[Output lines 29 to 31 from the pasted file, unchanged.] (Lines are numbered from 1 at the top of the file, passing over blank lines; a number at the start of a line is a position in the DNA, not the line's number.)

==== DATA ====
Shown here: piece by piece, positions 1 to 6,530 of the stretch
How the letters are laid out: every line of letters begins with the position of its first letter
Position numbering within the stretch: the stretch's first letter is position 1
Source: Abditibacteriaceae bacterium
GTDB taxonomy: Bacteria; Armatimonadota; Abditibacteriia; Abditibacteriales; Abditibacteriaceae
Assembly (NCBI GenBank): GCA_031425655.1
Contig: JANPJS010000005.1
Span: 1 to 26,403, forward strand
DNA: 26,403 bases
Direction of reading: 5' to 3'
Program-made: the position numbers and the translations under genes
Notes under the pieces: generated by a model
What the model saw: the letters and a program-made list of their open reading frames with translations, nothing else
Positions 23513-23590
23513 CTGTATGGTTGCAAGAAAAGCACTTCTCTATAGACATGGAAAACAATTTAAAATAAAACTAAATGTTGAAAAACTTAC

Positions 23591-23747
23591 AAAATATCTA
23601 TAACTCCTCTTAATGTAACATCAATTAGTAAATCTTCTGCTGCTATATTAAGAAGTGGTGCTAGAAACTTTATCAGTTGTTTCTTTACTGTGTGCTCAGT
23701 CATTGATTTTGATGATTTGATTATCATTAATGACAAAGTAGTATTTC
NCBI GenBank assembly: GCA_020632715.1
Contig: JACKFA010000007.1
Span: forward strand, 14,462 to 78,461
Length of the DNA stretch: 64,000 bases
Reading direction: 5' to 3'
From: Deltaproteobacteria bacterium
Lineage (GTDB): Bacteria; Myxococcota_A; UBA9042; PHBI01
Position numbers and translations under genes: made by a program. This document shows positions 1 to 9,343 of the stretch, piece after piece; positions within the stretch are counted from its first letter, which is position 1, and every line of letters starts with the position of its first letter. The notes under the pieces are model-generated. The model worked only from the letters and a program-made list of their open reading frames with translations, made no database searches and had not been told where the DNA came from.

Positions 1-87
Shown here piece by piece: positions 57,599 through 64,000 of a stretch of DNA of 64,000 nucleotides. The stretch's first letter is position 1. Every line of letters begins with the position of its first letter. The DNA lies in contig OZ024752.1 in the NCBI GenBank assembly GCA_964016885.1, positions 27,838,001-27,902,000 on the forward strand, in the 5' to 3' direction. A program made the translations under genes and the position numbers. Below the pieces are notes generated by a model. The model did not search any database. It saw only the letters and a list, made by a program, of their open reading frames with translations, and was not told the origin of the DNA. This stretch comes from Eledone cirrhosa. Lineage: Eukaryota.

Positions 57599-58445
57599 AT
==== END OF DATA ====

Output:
Shown here piece by piece: positions 57,599 through 64,000 of a stretch of DNA of 64,000 nucleotides. The stretch's first letter is position 1. Every line of letters begins with the position of its first letter. The DNA lies in contig OZ024752.1 in the NCBI GenBank assembly GCA_964016885.1, positions 27,838,001-27,902,000 on the forward strand, in the 5' to 3' direction. A program made the translations under genes and the position numbers. Below the pieces are notes generated by a model. The model did not search any database. It saw only the letters and a list, made by a program, of their open reading frames with translations, and was not told the origin of the DNA. This stretch comes from Eledone cirrhosa. Lineage: Eukaryota.

Positions 57599-58445
57599 AT